Getting to the Marrah Mountains, with about 1500 m high mountains in this photo.

The Marrah Mountains or Marra Mountains (Fur, Fugo Marra; Arabic: جبل مرة‎, Jebel Marra (Sudanese Arabic – “woman mountains” due to the outline of a reclining woman when viewed from the south-east, also known in English as Gimbala) are a range of volcanic peaks in a massif that rises up to 3,042 metres (9,980 ft). They are the highest mountains in Sudan.

The mountains are located in the center of the Darfur region of Sudan on the border of the states of South Darfur and Central Darfur, with a smaller part of the range in the state of North Darfur. The highest point is Deriba Caldera. The upper reaches of the massif is a small area of temperate climate with high rainfall and permanent springs of water amidst the dry savanna and scrub of the Sahel below.

Apart from the Aïr Mountains in Niger which are on the border of the Sahara proper, the Marrah Mountains are the only major mountain range in the otherwise flat Sahel, rising up to 2,600 metres (8,500 ft) above the plain, but are relatively unknown owing to lack of development and political conflict in the region.

The last eruption occurred around 1500 BC. The centre of activity was Deriba Caldera, and involved caldera collapse following the eruption of pumice and pyroclastic flows which travelled over 30 kilometres (19 mi) from the volcano. (*1)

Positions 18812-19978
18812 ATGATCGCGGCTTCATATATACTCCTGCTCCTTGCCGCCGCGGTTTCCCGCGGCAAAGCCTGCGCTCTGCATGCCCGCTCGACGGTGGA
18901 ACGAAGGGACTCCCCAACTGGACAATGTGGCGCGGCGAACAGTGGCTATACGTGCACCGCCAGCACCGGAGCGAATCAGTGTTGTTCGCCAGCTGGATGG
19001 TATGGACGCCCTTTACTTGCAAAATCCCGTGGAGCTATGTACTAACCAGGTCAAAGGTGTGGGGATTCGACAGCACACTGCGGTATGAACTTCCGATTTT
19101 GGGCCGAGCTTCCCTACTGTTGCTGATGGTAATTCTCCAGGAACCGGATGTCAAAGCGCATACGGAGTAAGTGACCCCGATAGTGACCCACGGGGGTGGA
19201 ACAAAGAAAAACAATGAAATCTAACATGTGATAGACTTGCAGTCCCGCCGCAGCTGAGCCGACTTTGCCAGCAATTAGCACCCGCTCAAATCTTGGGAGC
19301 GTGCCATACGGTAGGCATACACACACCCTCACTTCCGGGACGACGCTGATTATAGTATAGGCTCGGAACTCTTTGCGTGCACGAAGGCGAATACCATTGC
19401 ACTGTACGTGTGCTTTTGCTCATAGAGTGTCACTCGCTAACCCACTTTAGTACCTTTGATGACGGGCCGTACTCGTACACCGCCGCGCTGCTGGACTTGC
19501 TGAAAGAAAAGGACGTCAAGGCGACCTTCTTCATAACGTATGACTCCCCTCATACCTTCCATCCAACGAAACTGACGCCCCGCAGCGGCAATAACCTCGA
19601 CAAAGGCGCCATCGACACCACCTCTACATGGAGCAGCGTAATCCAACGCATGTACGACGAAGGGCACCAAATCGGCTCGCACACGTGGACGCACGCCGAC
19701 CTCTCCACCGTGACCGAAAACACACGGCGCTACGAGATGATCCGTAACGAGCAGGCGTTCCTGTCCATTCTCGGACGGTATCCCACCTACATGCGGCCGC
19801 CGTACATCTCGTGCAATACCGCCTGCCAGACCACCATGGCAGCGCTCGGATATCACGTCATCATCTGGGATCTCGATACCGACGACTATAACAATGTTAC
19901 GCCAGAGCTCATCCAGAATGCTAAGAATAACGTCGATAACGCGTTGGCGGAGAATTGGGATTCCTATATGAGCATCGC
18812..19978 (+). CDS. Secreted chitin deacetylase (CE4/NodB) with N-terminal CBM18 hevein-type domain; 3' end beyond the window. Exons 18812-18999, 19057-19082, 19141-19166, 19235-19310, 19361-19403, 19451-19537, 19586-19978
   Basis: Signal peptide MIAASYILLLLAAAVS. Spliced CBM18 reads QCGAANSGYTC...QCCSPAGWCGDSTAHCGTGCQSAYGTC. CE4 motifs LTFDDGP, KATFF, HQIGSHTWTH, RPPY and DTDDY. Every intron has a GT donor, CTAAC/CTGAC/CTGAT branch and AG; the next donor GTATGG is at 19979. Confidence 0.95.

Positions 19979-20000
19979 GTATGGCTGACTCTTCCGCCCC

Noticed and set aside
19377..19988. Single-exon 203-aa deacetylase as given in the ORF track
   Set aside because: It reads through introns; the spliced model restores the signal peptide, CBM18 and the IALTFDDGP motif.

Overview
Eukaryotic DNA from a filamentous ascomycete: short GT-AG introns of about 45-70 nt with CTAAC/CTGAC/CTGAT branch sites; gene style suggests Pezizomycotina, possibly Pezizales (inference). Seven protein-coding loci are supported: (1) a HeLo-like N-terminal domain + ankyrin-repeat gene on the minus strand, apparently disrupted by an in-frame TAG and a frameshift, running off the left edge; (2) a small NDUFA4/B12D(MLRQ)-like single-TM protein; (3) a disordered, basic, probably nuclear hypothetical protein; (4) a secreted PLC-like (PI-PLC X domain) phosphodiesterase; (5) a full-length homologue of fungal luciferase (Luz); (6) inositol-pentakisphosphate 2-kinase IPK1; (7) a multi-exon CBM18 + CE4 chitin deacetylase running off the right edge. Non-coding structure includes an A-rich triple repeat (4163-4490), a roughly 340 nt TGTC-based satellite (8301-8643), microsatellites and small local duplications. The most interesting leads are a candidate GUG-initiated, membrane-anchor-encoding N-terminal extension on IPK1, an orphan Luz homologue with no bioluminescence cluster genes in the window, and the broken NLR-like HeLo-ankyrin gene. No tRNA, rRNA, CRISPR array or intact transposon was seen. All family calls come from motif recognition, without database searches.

As we fly towards Deriba Caldera the mountains get higher, about 2400 m high in this photo.


First view of the main point of our stage, Deriba Caldera.


Getting closer to Deriba Caldera.

 Deriba is a Pleistocene or Holocene caldera in Darfur, Sudan. Part of the volcanoes of the Marra Mountains, it lies on the Darfur dome and like the Tagabo Hills and Meidob Hills volcanism may be the product of a mantle plume. After the separation of South Sudan, the highest point of Sudan is on the margin of the caldera.

The caldera lies atop a shield volcano or ash cone in the southern Marra Mountains, which developed first as a pile of basaltic lava flows and later as layers of volcanic ash and tuff, including the eruptions that formed the caldera. A large eruption occurred about 3,520 ± 100 years before present, and hot springs and fumaroles are active to the present day.